Thursday, January 3, 2008

worth every snowflake





The Ice Bowl in all its glory on New Year's Day 2008 - the National Hockey League Winter Classic in the middle of an open air football stadium transformed into hockey arena! The nice man behind our seats took our photo above so you can see the ice behind us. Then, pyrotechnics to welcome players into the stadium. Here's a quick recap of the day's events:

Best quote: "We have to stand the whole ride?" said husband, when we piled onto the metro game day express bus, standing room only. The ride was only 30 minutes, but the bus took another 30 minutes to find its parking spot and let us out.

Best fan equipment: self-heating hand warmers. According to our experience and overhead conversations on the bus ride home, the warmers don't work as well in shoes/boots.

Best concession treat: cheese and pepperoni pizza that husband bought in the middle of the third period, when teams switched sides (due to weather, fairness, blah, blah). He even had time to go to the bathroom and didn't miss a minute of play. There were many long delays to due ice conditions.

Worst concession treat: hot chocolates purchased by the guy next to us. He missed the entire second period to buy the drinks, got back to his seat, and said to his wife, "that was a disaster".

Best commercial on jumbo-tron while we waited for long intervals to fix the ice: TIE between Ryan Miller wins "yo mama" contest in Chinese and "You're the Best Baby in the World!!!" new dad/crazy hockey fan.

Most surreal play action: watching players whack at the puck to try to ice it, only to see the puck shuffle through the snow in slow motion. I remember that it snowed almost the entire game. We also stood in our seats (22nd row from field, behind Pittsburgh players bench) during the entire play time because people in front stood...

Best game moment: walking into the stadium and taking it all in, this historic NHL event, and realizing that WE'RE PART OF IT!

Wednesday, January 2, 2008

back to school #2

Now that I've surfed through some other teacher blogs, I am indignant that so many of you teachers are still lazying about at home!  Don't you know the young, impressionable minds of your students are melting into lazy puddles as you type your posts???  I'm speaking from pure envy, of course.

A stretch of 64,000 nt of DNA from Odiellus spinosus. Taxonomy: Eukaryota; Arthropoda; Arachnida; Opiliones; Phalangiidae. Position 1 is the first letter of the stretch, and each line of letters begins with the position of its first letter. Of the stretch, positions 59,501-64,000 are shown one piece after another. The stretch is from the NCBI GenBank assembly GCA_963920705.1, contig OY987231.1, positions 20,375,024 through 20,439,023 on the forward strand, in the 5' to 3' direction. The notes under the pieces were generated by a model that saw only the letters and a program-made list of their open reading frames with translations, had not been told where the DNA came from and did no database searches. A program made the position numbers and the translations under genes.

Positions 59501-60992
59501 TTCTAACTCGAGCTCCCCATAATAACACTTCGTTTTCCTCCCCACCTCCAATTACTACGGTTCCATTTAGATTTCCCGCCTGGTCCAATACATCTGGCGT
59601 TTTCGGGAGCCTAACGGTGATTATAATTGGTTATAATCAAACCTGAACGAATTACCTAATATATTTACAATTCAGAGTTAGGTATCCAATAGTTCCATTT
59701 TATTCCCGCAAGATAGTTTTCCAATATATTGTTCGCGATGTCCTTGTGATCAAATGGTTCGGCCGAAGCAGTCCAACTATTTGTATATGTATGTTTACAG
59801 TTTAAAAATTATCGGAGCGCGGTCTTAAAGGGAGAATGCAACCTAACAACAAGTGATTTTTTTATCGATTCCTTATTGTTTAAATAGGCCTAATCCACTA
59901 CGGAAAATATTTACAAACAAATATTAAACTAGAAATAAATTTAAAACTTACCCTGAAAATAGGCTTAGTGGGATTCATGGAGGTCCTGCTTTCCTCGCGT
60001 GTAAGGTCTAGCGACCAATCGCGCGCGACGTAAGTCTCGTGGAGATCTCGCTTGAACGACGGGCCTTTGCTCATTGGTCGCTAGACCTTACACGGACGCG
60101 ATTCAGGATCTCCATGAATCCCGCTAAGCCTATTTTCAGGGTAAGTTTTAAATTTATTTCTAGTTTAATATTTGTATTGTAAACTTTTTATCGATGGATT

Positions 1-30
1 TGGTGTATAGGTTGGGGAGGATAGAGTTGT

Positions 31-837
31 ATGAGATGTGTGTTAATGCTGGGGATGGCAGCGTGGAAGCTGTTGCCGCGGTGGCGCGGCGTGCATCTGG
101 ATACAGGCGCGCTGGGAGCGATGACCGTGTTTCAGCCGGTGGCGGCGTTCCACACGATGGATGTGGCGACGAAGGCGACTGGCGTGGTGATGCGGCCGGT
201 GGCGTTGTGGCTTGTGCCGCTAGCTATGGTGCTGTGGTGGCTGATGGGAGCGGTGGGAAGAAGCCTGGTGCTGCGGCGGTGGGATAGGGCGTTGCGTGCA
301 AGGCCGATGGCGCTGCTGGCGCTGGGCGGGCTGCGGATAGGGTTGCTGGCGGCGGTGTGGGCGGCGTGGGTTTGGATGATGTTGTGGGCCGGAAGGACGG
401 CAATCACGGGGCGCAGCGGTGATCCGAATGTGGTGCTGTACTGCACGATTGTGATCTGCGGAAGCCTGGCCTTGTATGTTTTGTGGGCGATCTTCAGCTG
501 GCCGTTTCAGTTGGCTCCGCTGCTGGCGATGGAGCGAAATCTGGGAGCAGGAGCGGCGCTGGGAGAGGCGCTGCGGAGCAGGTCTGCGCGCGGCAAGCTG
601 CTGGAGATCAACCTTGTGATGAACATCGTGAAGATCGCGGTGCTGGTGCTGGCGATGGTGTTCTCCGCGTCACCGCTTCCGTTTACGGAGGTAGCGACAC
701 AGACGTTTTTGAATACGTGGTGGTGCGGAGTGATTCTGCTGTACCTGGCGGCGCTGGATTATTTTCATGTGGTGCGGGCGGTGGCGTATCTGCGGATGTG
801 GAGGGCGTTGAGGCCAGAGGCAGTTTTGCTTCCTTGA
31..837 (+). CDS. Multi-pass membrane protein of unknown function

I have a cold, so my first day back was ... sleepy.  I had enough foresight weeks ago to make today's lesson "make a small poster day".  Yesterday was Ice Bowl - NHL Winter Classic day - more on that later, after I get over this cold, upload pictures, figure out how to properly chronicle the day's historic events - in short, it was exhilarating and exhausting, and I was asleep by 9pm. Lesson goal aside, my true goal today was to be at school.  Just get there.  The rest was icing on the cake.

The good - greeting students and coworkers, trading stories about vacation and the horrors of getting up this morning, slogging (journaling) about "back to school", overhearing one student tell another "I almost died waking up this morning" and then using that example to review hyperbole, thanks much.

The bad - probably 10 students who confessed or otherwise revealed that they don't even have a nonfiction book for independent reading, despite my repeated notices and lessons and warnings for the past month.

The ugly - my nose that dripped like a leaky faucet, tissues that burned my skin, germs, germs, everywhere.

Tuesday, January 1, 2008

happy new year!

Greet the new year this way - channel surf the countdown shows with NO sound, blog surf links on known blogs to new blogs, listen to snores of loved ones, watch confetti rain in silence on Times Square and other public countdown worthy places...

I'm alone, alive, and thankful.